Keywords: agricultural R&D, Sub-Saharan Africa, female participation, S&T capacity, agricultural higher education,
    Date: 2010
  12. By: Mueller, Valerie; Quisumbing, Agnes
    Abstract: Natural disasters have particularly devastating impacts on economic growth in developing countries because they impede the accumulation of capital. The resilience of labor markets is crucial especially for the poor who rely only on labor to diversify their income portfolio and buffer against risk. Such a risk management strategy may become more challenging as global climate change increases the frequency of natural disasters. We use the Bangladesh Flood Impact panel household survey to evaluate how the 1998 “flood of the century” affected wages in Bangladesh. We find long-term declines in wages where nonagricultural labor markets are more severely affected. We also evaluate how soil quality and proximity to auxiliary labor markets cushion labor markets against the disaster. The most compelling evidence shows that workers in areas further from centers of economic activity are more vulnerable to flood-induced wage losses. Our findings suggest that future emergency relief and climate change programs should consider the protection of labor markets by improving infrastructure to facilitate job searches in alternative locations or reduce migration costs.
    Keywords: accumulation of capital, Climate change, Disasters, economic growth, flood, labor markets, migration costs, Risk management, Soil quality, Wages,
    Date: 2010
  13. By: Diao, Xinshen; Nwafor, Manson; Alpuerto, Vida; Akramov, Kamiljon; Salau, Sheu
    Abstract: This study uses an economy-wide, dynamic computable general equilibrium (DCGE) model to analyze the ability of growth in various agricultural subsectors to accelerate overall economic growth and reduce poverty in Nigeria over the next years (2009-17). In addition, econometric methods are used to assess growth requirements in agricultural public spending and the relationship between public services and farmers’ use of modern technology. The DCGE model results show that if certain agricultural subsectors can reach the growth targets set by the Nigerian government, the country will see 9.5 percent annual growth in agriculture and 8.0 percent growth of GDP over the next years. The national poverty rate will fall to 30.8 percent by 2017, more than halving the 1996 poverty rate of 65.6 percent and thereby accomplishing the first Millennium Development Goal (MDG1). This report emphasizes that in designing an agricultural strategy and prioritizing growth, it is important to consider the following four factors at the subsectoral level: (i) the size of a given subsector in the economy; (ii) the growth-multiplier effects occurring through linkages of the subsector with the rest of the economy; (iii) the subsector-led poverty reduction-growth elasticity; and (iv) the market opportunities and price effects for individual agricultural products. In analyzing the public investments that would be required to support a 9.5 percent annual growth in agriculture, this study first estimates the growth elasticity of public investments using historical spending and agricultural total factor productivity (TFP) growth data. The results show that a 1 percent increase in agricultural spending is associated with a 0.24 percent annual increase in agricultural TFP. With such low elasticity, agricultural investments must grow at 23.8 percent annually to support a 9.5 percent increase in agriculture. However, if the spending efficiency can be improved by 70 percent, the required agricultural investment growth becomes 13.6 percent per year. The study also finds that investments outside agriculture benefit growth in the agricultural sector. Thus, assessments of required growth in agricultural spending should include the indirect effects of nonagricultural investments and emphasize the importance of improving the efficiency of agricultural investments. To further show that efficiency in agricultural spending is critically important to agricultural growth, this study utilizes household-level data to empirically show that access to agricultural services has a significantly positive effect on the use of modern agricultural inputs.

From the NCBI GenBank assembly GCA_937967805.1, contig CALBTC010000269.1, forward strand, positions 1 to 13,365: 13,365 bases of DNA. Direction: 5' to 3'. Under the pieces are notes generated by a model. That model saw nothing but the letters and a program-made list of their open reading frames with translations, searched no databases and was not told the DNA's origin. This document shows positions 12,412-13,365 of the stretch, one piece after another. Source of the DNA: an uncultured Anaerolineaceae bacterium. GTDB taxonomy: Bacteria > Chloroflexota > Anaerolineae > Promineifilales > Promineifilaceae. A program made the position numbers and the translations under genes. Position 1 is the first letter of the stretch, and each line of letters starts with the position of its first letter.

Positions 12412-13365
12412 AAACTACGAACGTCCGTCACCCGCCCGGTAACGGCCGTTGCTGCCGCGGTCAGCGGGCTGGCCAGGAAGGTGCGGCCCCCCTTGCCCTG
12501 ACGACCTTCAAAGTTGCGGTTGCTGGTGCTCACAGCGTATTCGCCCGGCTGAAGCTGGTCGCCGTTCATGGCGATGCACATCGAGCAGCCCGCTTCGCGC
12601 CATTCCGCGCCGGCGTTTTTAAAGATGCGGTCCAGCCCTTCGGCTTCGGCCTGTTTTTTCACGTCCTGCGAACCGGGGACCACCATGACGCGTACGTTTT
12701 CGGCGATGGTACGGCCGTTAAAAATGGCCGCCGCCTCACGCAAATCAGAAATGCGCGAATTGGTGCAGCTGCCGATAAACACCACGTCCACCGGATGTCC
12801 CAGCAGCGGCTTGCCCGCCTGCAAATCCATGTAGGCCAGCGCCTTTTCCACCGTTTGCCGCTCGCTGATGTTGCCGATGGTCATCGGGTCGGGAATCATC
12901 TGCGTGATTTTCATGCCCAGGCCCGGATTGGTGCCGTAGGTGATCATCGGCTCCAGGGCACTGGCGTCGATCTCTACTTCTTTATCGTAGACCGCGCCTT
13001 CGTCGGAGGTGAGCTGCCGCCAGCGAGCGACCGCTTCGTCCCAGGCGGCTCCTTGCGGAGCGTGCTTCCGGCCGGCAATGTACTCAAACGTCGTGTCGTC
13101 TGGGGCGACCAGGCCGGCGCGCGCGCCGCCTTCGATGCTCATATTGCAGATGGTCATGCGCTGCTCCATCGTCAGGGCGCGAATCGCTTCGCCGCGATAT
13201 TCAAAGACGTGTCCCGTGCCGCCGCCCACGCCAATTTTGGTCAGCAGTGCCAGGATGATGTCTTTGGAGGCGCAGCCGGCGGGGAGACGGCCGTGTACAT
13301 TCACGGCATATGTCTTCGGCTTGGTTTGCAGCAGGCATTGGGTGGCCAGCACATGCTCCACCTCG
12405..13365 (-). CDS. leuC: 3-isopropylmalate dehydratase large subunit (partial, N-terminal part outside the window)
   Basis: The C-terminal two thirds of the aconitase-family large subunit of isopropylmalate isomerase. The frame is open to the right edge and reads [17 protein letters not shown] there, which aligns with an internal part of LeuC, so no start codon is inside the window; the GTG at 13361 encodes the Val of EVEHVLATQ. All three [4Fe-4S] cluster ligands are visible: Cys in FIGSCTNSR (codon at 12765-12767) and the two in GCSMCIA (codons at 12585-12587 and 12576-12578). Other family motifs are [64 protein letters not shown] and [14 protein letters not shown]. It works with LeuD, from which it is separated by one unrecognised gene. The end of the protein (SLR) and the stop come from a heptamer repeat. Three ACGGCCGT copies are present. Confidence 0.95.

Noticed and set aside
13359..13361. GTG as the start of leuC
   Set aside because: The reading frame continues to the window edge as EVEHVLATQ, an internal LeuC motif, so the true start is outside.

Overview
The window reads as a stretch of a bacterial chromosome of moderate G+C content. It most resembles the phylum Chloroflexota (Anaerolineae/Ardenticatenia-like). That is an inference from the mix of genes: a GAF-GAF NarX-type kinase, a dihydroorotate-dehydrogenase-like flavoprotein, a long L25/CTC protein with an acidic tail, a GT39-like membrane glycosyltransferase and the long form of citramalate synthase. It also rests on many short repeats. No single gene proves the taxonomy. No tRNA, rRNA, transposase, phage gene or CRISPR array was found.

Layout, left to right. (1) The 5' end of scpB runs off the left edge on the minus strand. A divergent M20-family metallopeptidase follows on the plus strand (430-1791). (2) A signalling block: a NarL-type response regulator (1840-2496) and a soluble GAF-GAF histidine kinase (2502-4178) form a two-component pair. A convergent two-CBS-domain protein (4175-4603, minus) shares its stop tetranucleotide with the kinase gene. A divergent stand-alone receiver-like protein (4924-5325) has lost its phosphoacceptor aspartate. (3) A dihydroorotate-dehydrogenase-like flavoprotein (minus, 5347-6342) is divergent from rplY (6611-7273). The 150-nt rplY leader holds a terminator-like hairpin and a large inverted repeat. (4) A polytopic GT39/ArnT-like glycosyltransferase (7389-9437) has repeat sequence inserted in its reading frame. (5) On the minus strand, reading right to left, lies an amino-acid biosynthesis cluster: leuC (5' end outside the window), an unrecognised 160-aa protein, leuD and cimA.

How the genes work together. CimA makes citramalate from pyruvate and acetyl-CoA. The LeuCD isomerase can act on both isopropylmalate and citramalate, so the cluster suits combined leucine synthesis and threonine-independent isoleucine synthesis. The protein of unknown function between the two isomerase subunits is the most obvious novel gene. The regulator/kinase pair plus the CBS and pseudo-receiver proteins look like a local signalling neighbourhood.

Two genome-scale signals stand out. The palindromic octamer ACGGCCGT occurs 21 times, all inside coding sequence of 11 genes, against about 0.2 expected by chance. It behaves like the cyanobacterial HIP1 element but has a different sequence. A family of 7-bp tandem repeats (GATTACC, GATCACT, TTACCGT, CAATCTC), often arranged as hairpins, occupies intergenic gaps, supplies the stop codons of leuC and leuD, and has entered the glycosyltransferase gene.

Keywords: Agricultural growth, agricultural investments, agricultural services, Development strategies, Dynamic Computable General Equilibrium (DCGE), low elasticity, market opportunities, Millennium Development Goals (MDG), modern agricultural inputs, nonagricultural investments, Poverty reduction, Public investments, Total factor productivity (TFP),
    Date: 2010
  14. By: Zhao Chen; Ming Lu; Guanghua Wan
    Abstract: How significantly inter-industry wage differentials contribute to rising income inequality is an essential policy issue for transitional economies. Using regression-based inequality decomposition, this paper finds that inter-industrial wage differentials contributed increasingly to income inequality in urban China through 1988, 1995, and 2002, mainly due to rapid income growth in monopolistic industries. Factors such as region, education, ownership, occupation, and holding a second job also contribute increasingly to income inequality, while being employed the whole year and age have decreasing contributions. If China seeks to reduce urban income inequality, removing entry barriers in the labor market and breaking monopoly power in the goods market are essential policy prescriptions.